Director: Patrick Hughes
Writers: Creighton Rothenberger, Katrin Benedikt, Sylvester Stallone
Stars: Sylvester Stallone, Jason Statham, Wesley Snipes, Mel Gibson
Release date: August 14th, 2014
Running time: 126 minutes
Best part: Snipes and Banderas.
Worst part: The dodgy CGI.
Anyone remember the hospital scene from The Dark Knight? In particular, the part where The Joker mashes on a detonator to set off a firestorm of explosions? Now, do me a favour: picture that scene, then apply it to the Expendables franchise. Over the course of three movies, the directors, actors, and ‘writers’ involved have done little more than mash on detonators and watch studio-approved pyrotechnics light up the sky. Here, our pathos-driven Expendables come out all guns blazing for one last hurrah. The Expendables 3 is, at the very least, an efficient and amusing way to waste two hours.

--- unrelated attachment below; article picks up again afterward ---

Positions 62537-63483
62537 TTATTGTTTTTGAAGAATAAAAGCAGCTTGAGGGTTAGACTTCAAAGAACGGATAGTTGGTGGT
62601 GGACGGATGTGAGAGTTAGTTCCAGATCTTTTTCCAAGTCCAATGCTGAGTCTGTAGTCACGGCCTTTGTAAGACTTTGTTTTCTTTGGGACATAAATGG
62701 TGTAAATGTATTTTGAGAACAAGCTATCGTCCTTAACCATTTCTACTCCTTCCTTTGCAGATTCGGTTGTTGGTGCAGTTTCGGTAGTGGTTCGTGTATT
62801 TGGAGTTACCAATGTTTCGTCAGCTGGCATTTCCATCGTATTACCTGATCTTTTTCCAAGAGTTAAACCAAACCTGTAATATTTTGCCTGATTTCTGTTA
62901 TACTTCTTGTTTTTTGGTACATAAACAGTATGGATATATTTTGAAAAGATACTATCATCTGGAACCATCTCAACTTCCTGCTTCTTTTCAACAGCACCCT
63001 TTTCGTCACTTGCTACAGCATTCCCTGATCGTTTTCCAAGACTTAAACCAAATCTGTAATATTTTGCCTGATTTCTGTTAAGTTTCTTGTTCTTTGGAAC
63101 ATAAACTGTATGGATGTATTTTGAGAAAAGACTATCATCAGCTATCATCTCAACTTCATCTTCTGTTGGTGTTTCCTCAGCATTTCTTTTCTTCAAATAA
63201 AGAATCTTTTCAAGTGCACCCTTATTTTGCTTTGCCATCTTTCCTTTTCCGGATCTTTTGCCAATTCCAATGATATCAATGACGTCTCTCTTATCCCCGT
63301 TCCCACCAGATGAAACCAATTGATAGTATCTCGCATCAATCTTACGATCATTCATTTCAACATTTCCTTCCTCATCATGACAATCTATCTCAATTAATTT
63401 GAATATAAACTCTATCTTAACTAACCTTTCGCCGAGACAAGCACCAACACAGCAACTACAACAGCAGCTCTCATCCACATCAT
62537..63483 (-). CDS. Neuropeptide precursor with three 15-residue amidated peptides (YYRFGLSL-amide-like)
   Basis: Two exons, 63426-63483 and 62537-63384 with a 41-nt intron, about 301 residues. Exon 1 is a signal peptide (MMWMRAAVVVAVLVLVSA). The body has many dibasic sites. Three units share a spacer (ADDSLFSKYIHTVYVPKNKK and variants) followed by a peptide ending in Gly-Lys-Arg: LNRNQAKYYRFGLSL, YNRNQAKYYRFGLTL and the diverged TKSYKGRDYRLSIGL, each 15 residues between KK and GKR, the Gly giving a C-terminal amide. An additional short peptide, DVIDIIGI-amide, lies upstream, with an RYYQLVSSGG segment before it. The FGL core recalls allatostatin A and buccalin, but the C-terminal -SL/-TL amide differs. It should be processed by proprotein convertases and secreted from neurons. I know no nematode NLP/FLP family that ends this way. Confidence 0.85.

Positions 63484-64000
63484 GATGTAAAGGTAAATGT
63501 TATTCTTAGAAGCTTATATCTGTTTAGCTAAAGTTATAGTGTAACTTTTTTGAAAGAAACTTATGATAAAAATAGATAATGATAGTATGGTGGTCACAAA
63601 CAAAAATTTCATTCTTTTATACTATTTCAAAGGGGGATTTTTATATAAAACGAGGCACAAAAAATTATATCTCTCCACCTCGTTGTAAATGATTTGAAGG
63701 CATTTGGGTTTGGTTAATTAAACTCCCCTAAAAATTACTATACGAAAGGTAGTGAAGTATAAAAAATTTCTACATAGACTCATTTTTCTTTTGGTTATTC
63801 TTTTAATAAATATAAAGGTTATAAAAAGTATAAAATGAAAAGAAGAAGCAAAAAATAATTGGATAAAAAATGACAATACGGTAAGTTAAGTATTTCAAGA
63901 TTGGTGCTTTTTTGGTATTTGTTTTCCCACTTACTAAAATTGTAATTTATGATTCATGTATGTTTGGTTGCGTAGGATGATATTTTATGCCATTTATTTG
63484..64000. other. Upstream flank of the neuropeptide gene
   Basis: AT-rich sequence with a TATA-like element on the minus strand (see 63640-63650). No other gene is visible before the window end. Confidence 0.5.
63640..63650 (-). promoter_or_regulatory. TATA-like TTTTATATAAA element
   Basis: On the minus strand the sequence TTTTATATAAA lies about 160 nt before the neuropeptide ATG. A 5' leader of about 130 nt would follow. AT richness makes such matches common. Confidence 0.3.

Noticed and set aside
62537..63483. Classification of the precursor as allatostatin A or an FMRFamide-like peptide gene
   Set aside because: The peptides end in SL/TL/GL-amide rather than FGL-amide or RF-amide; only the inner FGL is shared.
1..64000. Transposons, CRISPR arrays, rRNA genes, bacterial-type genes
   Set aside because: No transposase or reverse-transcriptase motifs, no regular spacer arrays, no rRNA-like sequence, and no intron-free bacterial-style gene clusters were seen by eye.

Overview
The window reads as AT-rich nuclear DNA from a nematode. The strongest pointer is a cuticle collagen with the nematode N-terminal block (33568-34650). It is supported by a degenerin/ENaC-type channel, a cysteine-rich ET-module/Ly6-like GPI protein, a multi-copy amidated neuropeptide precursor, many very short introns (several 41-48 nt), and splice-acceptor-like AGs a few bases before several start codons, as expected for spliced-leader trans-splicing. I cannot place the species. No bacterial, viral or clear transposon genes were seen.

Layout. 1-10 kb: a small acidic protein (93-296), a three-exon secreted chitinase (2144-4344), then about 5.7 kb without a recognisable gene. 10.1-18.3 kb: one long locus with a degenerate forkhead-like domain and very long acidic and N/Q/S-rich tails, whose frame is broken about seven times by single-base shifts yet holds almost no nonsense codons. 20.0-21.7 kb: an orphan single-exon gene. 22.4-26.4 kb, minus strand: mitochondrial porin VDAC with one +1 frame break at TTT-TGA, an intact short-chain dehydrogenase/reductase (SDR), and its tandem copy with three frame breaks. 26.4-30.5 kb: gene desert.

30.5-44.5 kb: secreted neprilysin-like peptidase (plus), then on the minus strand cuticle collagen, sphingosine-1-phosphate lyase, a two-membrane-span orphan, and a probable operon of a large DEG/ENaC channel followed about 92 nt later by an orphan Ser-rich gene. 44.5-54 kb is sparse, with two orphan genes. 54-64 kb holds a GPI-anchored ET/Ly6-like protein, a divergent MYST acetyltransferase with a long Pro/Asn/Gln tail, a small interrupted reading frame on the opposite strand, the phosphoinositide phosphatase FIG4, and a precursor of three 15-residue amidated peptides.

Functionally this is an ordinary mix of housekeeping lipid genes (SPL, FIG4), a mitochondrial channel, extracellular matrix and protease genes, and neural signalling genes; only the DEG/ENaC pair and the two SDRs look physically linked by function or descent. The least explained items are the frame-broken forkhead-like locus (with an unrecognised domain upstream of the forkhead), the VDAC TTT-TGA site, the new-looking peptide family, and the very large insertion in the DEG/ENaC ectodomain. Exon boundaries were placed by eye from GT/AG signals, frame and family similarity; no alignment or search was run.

Nowadays, action flicks – leaning on extreme expectations from young, middle-aged, and old cinema-goers alike – are continually shot down by harsh critical backlash. Despite making piles of money higher than Scarface’s cocaine mountain, this series is seen as being the nadir of blockbuster filmmaking. More so, its cast members are laughed at for drifting through an extreme aura of denial. However, thanks to cinema heavyweight Sylvester Stallone’s influence, there’s something just so intriguing about these movies! This time around, Stallone and co. delivered a gargantuan marketing campaign. Willing to roll tanks through the Cannes Film Festival, this cast and crew lap up the attention they so desperately crave. Obviously, The Expendables 3 is not looking to be a straight-laced meta-narrative about the perils of getting older. Here, Stallone’s army is simply having a grand ol’ time in the spotlight. The plot, such as it is, revolves around the aforementioned team losing members left and right. Breaking original Expendable Doctor Death (Wesley Snipes) out of a fortified prison locomotive, Barney Ross (Stallone), Lee Christmas (Jason Statham), Gunnar Jensen (Dolph Lundgren), and Toll Road (Randy Couture) meet up with Hail Caesar (Terry Crews) to track down more bad guys and send them to hell! Unsurprisingly, their Somalia mission goes horribly wrong when arms dealer/former Expendable Conrad Stonebanks (Mel Gibson) severely harms one of our muscle-and-wrinkle-bound heroes.